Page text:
L. Pierre – 1948–

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This review originally featured in The Skinny

Aidan Moffat bows out of his L. Pierre project, but not before leaving an indelible, eerie commentary on our changing consumer patterns and how they could kill the music we claim to care for

From Arab Strap to collaborations with Bill Wells to the reimagined bothy ballads of Where You’re Meant To Be, Aidan Moffat’s lyrical genius, and indeed its delivery, have been pivotal to his persona. But over the past decade and a half, the creative outlet of L. Pierre has enabled Moffat to say so much without words, creating emotion and stories through soundscapes alone.

But it’s time to say goodbye with his fifth offering 1948–, and round off the project with a fitting end. Nathan Milstein’s version of Mendelssohn’s Violin Concerto in E minor by the New York Philharmonic Orchestra in 1948 was the first 12″ LP ever pressed. Here Moffat has lifted the recording in its entirety from YouTube, reimagining the piece through a warped manipulation of short samples to create an unsettling but bonnie beast.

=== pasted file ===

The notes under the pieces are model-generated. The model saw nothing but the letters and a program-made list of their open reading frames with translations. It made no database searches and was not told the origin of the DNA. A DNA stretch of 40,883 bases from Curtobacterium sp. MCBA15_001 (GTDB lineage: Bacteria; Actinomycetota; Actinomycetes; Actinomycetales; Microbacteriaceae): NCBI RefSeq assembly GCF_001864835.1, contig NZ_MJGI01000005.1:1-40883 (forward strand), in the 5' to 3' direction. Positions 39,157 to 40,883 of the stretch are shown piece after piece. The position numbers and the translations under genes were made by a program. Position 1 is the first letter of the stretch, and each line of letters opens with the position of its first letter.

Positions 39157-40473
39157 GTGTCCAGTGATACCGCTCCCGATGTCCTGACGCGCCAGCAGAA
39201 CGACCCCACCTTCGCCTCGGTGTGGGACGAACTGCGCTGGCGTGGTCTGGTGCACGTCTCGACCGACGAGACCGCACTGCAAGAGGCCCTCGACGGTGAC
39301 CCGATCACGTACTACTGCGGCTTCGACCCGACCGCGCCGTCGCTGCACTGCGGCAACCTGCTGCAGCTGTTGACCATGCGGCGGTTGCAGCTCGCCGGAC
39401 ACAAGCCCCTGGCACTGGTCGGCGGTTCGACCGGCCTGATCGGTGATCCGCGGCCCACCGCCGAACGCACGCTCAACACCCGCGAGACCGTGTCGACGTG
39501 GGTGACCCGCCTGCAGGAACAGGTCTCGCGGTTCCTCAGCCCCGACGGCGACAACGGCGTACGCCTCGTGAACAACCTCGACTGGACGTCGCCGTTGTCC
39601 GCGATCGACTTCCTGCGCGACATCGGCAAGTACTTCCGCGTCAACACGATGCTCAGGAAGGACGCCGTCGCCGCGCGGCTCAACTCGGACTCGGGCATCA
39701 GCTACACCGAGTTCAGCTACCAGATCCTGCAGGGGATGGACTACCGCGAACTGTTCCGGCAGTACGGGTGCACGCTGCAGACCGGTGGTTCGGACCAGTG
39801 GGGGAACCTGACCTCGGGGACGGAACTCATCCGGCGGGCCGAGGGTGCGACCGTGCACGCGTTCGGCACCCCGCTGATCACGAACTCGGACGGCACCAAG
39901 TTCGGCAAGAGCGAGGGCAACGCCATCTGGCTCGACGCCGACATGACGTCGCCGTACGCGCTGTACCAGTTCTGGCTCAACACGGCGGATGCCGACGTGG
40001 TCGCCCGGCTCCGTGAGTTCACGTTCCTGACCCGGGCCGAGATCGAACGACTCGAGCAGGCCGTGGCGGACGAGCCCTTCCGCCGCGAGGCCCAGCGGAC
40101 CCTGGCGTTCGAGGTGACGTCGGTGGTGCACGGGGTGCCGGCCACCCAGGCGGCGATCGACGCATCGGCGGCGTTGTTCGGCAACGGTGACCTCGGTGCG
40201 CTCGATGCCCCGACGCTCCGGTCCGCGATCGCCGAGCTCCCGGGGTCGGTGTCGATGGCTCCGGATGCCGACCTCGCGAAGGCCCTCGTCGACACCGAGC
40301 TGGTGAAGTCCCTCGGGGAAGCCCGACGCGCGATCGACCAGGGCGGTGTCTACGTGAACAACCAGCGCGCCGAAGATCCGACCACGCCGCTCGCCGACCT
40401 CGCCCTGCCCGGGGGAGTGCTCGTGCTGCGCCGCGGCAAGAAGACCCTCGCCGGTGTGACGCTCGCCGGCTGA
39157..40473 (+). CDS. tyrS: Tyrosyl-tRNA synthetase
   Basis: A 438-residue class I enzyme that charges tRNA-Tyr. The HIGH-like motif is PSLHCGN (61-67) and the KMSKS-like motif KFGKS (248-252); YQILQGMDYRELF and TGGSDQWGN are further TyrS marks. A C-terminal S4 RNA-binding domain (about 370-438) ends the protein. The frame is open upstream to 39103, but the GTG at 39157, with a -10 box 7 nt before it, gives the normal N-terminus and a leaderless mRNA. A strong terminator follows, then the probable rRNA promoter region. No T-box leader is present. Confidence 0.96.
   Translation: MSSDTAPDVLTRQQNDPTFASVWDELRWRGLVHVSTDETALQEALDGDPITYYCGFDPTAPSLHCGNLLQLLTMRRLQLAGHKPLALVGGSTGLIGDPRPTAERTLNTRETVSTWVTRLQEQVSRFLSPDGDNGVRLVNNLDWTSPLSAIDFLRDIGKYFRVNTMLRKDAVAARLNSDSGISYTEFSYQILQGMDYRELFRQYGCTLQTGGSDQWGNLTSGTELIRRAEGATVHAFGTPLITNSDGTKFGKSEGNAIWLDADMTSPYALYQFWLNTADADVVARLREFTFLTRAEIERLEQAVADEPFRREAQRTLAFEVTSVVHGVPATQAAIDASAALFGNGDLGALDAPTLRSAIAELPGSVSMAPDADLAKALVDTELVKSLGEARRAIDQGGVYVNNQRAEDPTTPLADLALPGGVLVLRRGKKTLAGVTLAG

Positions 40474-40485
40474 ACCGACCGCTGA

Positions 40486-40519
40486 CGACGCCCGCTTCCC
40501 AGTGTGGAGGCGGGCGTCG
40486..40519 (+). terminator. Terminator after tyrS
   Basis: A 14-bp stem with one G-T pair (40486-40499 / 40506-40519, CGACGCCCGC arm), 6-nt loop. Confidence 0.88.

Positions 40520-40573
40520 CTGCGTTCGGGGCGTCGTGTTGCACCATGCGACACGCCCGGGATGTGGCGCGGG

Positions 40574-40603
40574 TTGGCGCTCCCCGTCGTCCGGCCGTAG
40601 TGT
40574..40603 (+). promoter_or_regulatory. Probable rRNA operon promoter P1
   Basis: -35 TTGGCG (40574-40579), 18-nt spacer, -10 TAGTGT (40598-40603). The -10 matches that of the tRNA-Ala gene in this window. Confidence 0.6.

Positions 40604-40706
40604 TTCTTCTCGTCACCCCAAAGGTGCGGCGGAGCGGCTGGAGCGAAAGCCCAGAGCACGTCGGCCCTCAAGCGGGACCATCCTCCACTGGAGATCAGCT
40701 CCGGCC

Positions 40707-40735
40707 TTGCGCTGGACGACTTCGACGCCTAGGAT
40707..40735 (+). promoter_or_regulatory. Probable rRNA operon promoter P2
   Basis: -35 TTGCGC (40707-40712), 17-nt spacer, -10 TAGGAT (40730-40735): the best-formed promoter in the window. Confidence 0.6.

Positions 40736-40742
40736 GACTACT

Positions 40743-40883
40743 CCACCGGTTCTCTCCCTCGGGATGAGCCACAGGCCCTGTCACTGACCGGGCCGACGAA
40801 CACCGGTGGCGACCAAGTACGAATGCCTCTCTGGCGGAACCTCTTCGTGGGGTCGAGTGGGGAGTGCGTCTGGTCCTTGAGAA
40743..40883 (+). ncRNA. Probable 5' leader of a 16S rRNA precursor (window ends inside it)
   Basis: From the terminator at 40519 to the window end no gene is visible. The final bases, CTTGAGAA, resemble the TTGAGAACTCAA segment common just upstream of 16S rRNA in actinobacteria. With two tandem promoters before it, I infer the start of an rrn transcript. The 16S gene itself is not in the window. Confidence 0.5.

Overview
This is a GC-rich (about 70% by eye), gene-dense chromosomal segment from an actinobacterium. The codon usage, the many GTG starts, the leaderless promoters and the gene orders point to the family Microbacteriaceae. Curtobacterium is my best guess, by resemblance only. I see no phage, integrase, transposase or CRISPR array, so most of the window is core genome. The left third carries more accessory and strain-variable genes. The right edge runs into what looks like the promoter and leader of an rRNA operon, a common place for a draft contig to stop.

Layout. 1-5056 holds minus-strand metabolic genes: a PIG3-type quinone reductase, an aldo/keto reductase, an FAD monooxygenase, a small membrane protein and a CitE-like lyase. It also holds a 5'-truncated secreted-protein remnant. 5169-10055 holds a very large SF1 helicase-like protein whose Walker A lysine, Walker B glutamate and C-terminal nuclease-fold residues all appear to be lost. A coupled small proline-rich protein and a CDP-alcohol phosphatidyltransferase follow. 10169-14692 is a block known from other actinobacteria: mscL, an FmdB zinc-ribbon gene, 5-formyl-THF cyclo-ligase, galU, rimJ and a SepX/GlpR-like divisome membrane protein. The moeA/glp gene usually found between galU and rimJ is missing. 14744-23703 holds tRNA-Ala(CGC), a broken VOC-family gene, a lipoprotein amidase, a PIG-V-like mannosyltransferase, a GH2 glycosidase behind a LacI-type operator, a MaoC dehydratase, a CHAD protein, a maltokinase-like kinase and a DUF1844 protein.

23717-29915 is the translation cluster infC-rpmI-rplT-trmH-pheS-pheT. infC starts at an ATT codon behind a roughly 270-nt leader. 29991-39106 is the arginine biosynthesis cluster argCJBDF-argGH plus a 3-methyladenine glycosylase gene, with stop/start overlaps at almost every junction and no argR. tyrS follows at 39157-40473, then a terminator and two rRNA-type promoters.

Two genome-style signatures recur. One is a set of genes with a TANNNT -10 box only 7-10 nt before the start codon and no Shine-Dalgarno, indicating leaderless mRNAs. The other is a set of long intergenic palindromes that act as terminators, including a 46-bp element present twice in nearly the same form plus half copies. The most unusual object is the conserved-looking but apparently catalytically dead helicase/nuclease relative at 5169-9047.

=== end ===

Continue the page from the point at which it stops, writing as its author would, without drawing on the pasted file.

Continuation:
The concept was pitched via post – just one rough LP with an accompanying letter to Melodic outlining what he was trying to say through the pieces and their presentation. It’s a commentary on changing consumer habits; the value of formats and the potential end of the road for vinyl, which he believes has come full circle and is teetering on the brink of extinction. The vinyl-only format is presented sleeveless, with no artwork to speak of (save for a copy of the letter), and in Moffat’s own words it’s designed to be damaged. He wants it to get scratched and battered, for each copy of the (initial) limited run to bear its own personal, unique scars.

It opens with sound akin to nuclear fallout; a scary near-silence of destruction, before a darting climb of repetitive, startled strings give the sense of panic like the scenes of shock and despair that might inhabit silent films. Things take an even more mournful turn with jarring, overlaid string sections seeking to compete, before anxious clips dance under scratched, cyclical surface noise.

What’s striking is the record’s flit from paranoia to foreboding, which lingers to the end of the vinyl’s locked groove. According to Moffat it’s a metaphor for how the lifespan of the LP is in the hands of consumers and listeners. It’s sad to see him part with Pierre, but as ever he’s pitched it right and bowed out in good time, leaving an indelible soundtrack of intelligent and bittersweet beauty.

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